Apple's VP Of Diversity Believes '12 White, Blue-Eyed Blonde Men' Are A Diverse Group Of People
"I get a little bit frustrated when diversity or the term diversity is tagged to the people of color, or the women, or the LGBT," says Young-Smith.
October 12, 2017 at 6:14 pm
Back in May Apple announced that Denise Young Smith would be its first ever Vice President of Inclusion and Diversity.
Since joining Apple in 1997, Young Smith has played many key roles in the Human Resources department, and was part of the leadership team that helped the company's retail business to spread worldwide.
Business Insider reports that Young Smith recently participated in a panel about fighting racial injustice at the One Young World Summit in Bogotá, Colombia.
Apple is currently eight percent black.
When Young Smith was asked if she planned to focus on increasing diversity within her company, the VP said, "I focus on everyone."
Young Smith argued, “Diversity is the human experience. I get a little bit frustrated when diversity or the term diversity is tagged to the people of color, or the women or the LGBT.”
Young Smith reminded everyone that "I’ve been black and a woman for a long time," and then delivered what might be called the minority report about diversity in tech.
"There can be 12 white, blue-eyed, blonde men in a room and they're going to be diverse, too, because they're going to bring a different life experience and life perspective to the conversation."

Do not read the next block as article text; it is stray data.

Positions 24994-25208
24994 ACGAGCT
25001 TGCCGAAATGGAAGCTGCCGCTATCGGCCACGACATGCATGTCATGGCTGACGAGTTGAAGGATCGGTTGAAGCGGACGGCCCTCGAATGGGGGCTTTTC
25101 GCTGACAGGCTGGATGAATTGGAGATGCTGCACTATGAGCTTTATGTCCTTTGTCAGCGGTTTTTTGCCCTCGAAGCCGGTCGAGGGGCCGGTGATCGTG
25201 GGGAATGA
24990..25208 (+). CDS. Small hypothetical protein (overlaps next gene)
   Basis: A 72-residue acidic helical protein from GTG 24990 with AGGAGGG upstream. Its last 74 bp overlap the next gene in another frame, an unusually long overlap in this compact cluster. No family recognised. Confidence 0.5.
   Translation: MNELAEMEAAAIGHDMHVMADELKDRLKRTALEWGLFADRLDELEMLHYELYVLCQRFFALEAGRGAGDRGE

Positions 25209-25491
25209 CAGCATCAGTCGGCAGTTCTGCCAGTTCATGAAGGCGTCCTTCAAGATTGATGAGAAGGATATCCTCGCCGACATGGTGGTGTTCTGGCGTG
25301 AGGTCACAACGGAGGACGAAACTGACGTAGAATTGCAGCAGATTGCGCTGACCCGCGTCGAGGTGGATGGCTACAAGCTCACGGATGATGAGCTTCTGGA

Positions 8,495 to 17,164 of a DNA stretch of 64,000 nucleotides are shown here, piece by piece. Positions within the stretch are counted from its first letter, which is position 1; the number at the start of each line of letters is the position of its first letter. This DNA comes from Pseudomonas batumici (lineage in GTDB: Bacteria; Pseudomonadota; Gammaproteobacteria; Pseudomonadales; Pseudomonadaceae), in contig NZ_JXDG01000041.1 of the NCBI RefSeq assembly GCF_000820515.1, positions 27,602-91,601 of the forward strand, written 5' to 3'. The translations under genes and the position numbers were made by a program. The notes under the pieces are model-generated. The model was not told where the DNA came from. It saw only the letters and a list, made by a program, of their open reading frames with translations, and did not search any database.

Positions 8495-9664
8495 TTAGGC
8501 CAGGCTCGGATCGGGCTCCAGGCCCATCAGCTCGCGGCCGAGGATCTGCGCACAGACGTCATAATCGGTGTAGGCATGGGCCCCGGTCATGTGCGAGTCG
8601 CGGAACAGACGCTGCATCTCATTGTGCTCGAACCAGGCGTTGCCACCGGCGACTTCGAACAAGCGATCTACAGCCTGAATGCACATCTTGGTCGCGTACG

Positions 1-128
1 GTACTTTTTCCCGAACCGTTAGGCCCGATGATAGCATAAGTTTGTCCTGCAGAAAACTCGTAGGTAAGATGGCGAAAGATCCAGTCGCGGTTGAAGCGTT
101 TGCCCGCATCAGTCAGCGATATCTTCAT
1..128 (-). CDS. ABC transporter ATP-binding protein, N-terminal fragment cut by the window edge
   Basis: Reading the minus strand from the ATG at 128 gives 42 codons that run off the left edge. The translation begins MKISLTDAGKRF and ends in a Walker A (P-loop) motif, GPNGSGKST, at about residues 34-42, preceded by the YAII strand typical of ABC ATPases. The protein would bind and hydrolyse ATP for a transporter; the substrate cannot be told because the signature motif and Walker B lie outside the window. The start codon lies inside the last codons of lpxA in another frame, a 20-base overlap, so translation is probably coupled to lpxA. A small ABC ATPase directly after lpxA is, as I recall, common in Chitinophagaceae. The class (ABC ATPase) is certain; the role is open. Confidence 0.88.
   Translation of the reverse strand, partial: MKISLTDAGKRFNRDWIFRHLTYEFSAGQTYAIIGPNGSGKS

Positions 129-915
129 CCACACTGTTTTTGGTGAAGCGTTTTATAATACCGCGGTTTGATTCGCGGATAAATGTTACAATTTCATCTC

Activist DeRay Mckesson shared the stage with Young Smith, and brought up the importance of recognizing white privilege when it comes to diversity and representation:
“White people say to me all the time like ‘DeRay, I worked really hard for this, I worked hard.’ You didn’t work hard for every band aid to look like you, for every baby doll to look like you, for the world to treat you as human, and everything as ‘other’ is not the result of your personal hard work — that’s what white privilege is.”
Young Smith explained that her plan at Apple will be to find "allies and alliances," and to ask “those who have platforms or those who have the benefit of greater representation to tell the stories of those who do not.”
She did not explain why those who do not have representation can't be the ones to tell their own stories.
According to Young Smith, those that have platforms telling the stories of those who do not is a “win for everyone.”
If things continue on at Apple as they have, those that are over-represented will have to continue telling the stories of minorities.
According to its 2016 diversity report, Apple has only made small gains in hiring female and minority talent.
Apple has a workforce of 80,000 people in the U.S. In 2016, the number of Latinx workers grew to 12 percent, up one percent from 2015; black employees made up 9 percent of the company.
Women comprise only 32 percent of Apple’s worldwide workforce of about 125,000. As far as leadership roles, black managers only make up 3 percent of Apple's U.S. leadership team, while women make up 28 percent.